Date of Award

12-1996

Degree Type

Thesis

Degree Name

Master of Science in Education (MSEd)

Department

Education and Human Development

First Advisor

Dr. Gerald Begy

Abstract

This study examined the effects of direct teaching of the use of retellings on the listening comprehension of twenty-two first grade students from a public elementary school in Western New York. The examiner administered the listening comprehension portion of The Bader Reading and Language Inventory to determine the students' listening comprehension levels prior to completing the treatment. The students were also asked to do a retelling, which was recorded on audiotape, prior to the treatment.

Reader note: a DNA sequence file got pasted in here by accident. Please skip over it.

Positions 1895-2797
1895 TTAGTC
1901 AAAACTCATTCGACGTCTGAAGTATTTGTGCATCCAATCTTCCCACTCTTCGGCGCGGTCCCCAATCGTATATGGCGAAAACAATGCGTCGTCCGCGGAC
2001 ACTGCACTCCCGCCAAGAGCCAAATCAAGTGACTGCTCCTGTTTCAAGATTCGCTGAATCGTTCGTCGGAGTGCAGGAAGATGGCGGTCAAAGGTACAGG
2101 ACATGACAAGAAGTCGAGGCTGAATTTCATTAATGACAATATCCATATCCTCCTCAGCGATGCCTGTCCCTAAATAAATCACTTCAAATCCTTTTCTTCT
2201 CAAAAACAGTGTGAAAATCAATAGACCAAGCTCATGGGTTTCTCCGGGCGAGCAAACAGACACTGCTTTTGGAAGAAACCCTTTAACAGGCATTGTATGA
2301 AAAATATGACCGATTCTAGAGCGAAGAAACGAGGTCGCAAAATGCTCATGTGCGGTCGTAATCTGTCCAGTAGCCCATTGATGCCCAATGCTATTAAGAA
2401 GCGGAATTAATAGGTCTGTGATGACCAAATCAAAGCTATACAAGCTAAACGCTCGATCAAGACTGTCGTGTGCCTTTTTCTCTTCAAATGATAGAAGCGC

Each student spent two months participating in the direct instruction of the use of retellings. The procedure was modeled and the students were given many opportunities for practice doing their own retellings. At the conclusion of the two months the students' listening comprehension was tested again to obtain posttest scores. The students were also recorded doing a second retelling to be compared with the first in order to examine their use of the story parts in their retellings.

An independent t test for independent means at the .05 level of significance was used to determine the effects of the direct teaching of the use of retellings on the students' listening comprehension. The results revealed that the direct teaching of the use of retellings significantly increased students' listening comprehension. The findings, consistent with previous research, support the claim that the teaching and use or retellings in the classroom facilitate comprehension of text.

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